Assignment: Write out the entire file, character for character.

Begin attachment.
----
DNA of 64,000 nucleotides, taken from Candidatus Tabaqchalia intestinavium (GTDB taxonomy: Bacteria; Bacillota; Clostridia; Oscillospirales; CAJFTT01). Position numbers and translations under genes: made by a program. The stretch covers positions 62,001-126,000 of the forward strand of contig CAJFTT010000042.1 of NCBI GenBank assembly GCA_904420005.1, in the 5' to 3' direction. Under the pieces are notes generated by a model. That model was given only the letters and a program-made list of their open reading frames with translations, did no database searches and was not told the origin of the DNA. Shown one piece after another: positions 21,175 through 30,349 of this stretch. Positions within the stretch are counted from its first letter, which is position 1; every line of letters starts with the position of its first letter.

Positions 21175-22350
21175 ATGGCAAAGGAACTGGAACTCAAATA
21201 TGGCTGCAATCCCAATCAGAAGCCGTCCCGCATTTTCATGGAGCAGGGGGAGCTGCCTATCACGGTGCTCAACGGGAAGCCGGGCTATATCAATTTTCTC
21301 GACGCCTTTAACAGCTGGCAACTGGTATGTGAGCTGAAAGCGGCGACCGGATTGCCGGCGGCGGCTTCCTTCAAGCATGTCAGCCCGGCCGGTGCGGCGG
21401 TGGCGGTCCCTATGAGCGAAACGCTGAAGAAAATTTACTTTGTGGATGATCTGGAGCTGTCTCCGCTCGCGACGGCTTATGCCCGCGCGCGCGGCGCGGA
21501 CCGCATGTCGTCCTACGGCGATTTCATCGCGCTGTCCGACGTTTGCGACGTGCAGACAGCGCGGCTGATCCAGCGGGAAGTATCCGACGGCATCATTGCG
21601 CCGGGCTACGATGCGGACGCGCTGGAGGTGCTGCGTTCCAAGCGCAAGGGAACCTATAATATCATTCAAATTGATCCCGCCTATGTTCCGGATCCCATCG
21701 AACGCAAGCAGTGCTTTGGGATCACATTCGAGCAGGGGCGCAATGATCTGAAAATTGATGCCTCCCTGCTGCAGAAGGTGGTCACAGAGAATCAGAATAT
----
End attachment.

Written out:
DNA of 64,000 nucleotides, taken from Candidatus Tabaqchalia intestinavium (GTDB taxonomy: Bacteria; Bacillota; Clostridia; Oscillospirales; CAJFTT01). Position numbers and translations under genes: made by a program. The stretch covers positions 62,001-126,000 of the forward strand of contig CAJFTT010000042.1 of NCBI GenBank assembly GCA_904420005.1, in the 5' to 3' direction. Under the pieces are notes generated by a model. That model was given only the letters and a program-made list of their open reading frames with translations, did no database searches and was not told the origin of the DNA. Shown one piece after another: positions 21,175 through 30,349 of this stretch. Positions within the stretch are counted from its first letter, which is position 1; every line of letters starts with the position of its first letter.

Positions 21175-22350
21175 ATGGCAAAGGAACTGGAACTCAAATA
21201 TGGCTGCAATCCCAATCAGAAGCCGTCCCGCATTTTCATGGAGCAGGGGGAGCTGCCTATCACGGTGCTCAACGGGAAGCCGGGCTATATCAATTTTCTC
21301 GACGCCTTTAACAGCTGGCAACTGGTATGTGAGCTGAAAGCGGCGACCGGATTGCCGGCGGCGGCTTCCTTCAAGCATGTCAGCCCGGCCGGTGCGGCGG
21401 TGGCGGTCCCTATGAGCGAAACGCTGAAGAAAATTTACTTTGTGGATGATCTGGAGCTGTCTCCGCTCGCGACGGCTTATGCCCGCGCGCGCGGCGCGGA
21501 CCGCATGTCGTCCTACGGCGATTTCATCGCGCTGTCCGACGTTTGCGACGTGCAGACAGCGCGGCTGATCCAGCGGGAAGTATCCGACGGCATCATTGCG
21601 CCGGGCTACGATGCGGACGCGCTGGAGGTGCTGCGTTCCAAGCGCAAGGGAACCTATAATATCATTCAAATTGATCCCGCCTATGTTCCGGATCCCATCG
21701 AACGCAAGCAGTGCTTTGGGATCACATTCGAGCAGGGGCGCAATGATCTGAAAATTGATGCCTCCCTGCTGCAGAAGGTGGTCACAGAGAATCAGAATAT